Joel & Jasmin Førestbird

Hydrogen and electrification

Some airline manufacturers are betting on hydrogen, with research suggesting that the abundant resource has the potential to match the flight distances and payload of a current fossil-fuel aircraft. If derived from renewable resources like sun and wind power, hydrogen — with an energy-density almost three times that of gasoline or diesel — could work as a fully sustainable aviation fuel that emits only water.

One example comes out of California, where fuel-cell specialist HyPoint has entered a partnership with Pennsylvania-based Piasecki Aircraft Corporation to manufacture 650-kilowatt hydrogen fuel cell systems for aircrafts. According to HyPoint, the system — scheduled for commercial availability product by 2025 — will have four times the energy density of existing lithium-ion batteries and double the specific power of existing hydrogen fuel-cell systems.

Meanwhile, Rolls-Royce is looking to smash the speed record of electrical flights with a newly designed 23-foot-long model. Christened the Spirit of Innovation, the small plane took off for the first time earlier this month and successfully managed a 15-minute long test flight. However, the company has announced plans to fly the machine faster than 300 mph (480 km/h) before the year is out, and also to sell similar propulsion systems to companies developing electrical air taxis or small commuter planes.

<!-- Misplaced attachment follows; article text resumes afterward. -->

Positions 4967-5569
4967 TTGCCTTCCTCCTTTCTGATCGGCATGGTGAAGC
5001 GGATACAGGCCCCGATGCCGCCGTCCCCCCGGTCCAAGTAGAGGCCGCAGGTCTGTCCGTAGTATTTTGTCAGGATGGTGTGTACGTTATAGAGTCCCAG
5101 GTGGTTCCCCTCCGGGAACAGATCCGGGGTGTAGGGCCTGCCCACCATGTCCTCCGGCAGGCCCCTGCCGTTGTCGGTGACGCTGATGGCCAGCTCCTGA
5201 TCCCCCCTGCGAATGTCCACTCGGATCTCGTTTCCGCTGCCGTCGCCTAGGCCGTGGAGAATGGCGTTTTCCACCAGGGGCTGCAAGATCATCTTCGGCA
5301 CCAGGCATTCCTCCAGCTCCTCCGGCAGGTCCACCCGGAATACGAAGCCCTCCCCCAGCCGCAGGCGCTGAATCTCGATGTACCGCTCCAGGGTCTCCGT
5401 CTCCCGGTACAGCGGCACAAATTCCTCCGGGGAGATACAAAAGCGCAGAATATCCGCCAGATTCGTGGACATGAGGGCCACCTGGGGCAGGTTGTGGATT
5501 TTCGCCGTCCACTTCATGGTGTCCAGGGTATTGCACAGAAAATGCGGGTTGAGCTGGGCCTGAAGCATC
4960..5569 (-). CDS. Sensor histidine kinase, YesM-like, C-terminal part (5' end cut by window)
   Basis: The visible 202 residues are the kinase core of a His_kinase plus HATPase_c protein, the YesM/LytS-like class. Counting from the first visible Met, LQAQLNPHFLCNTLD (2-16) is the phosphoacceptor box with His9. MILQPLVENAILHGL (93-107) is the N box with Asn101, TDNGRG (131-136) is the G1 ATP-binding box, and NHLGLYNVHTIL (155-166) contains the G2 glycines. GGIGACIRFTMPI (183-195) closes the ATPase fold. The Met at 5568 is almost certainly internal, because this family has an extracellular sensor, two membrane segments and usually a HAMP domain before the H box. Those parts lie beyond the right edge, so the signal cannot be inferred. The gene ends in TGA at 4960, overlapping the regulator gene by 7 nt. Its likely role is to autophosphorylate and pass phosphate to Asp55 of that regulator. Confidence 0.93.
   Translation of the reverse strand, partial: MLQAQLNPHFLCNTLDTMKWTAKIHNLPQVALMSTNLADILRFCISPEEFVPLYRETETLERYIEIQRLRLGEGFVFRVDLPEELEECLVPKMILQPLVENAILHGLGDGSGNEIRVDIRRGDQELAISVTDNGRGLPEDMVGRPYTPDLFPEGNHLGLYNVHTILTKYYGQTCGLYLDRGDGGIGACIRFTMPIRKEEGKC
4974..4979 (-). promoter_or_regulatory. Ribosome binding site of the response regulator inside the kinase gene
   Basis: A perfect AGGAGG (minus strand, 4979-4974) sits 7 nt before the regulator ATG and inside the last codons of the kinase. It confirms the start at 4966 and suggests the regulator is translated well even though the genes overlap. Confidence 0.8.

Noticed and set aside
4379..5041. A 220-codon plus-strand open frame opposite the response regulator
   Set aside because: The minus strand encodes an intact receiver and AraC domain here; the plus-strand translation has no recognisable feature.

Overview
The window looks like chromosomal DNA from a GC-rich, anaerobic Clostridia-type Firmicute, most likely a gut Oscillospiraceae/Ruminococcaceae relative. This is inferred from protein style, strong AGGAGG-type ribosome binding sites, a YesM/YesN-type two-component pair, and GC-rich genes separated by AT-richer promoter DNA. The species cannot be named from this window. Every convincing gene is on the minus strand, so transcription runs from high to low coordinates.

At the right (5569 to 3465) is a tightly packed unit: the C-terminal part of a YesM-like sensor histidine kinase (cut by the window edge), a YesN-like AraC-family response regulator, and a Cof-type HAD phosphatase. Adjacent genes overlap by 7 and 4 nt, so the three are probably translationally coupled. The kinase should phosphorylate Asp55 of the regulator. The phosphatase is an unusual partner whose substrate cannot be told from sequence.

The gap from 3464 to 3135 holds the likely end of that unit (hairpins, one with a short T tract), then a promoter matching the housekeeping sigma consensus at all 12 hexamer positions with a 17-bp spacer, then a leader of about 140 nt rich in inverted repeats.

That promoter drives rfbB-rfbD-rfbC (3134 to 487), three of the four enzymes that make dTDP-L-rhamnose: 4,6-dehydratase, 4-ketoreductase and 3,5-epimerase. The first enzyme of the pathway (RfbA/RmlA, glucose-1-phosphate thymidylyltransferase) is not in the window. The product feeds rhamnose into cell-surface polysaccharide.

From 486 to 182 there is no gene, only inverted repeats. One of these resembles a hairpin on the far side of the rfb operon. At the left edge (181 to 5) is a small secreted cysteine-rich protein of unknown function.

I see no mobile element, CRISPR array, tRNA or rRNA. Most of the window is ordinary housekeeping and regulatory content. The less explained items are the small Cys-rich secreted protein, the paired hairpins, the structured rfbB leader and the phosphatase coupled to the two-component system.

New aircraft designs

Airlines are also upgrading aircraft design to become more eco-friendly. Air France just received its first upgrade of a single-aisle, medium-haul aircraft in 33 years. Fleet director Nicolas Bertrand told French daily Les Echos that the new A220 — that will replace the old A320 model — will reduce operating costs by 10%, fuel consumption and CO2 emissions by 20% and noise footprint by 34%.

International first class will be very nearly a thing of the past.

The pandemic has also ushered in a new era of consumer demand where privacy and personal space is put above luxury. The retirement of older aircraft caused by COVID-19 means that international first class — already in steady decline over the last decades — will be very nearly a thing of the past. Instead, airplane manufacturers around the world (including Delta, China Eastern, JetBlue, British Airways and Shanghai Airlines) are betting on a new generation of super-business minisuites where passengers have a privacy door. The idea, which was introduced by Qatar Airways in 2017, is to offer more personal space than in regular business class but without the lavishness of first class.

Aerial view of Rome's Fiumicino airport

Aerial view of Rome's Fiumicino airport

commons.wikimedia.org

Hygiene rankings  

Rome's Fiumicino Airport has become the first in the world to earn "the COVID-19 5-Star Airport Rating" from Skytrax, an international airline and airport review and ranking site, Italian daily La Repubblica reports. Skytrax, which publishes a yearly annual ranking of the world's best airports and issues the World Airport Awards, this year created a second list to specifically call out airports with the best health and hygiene standards.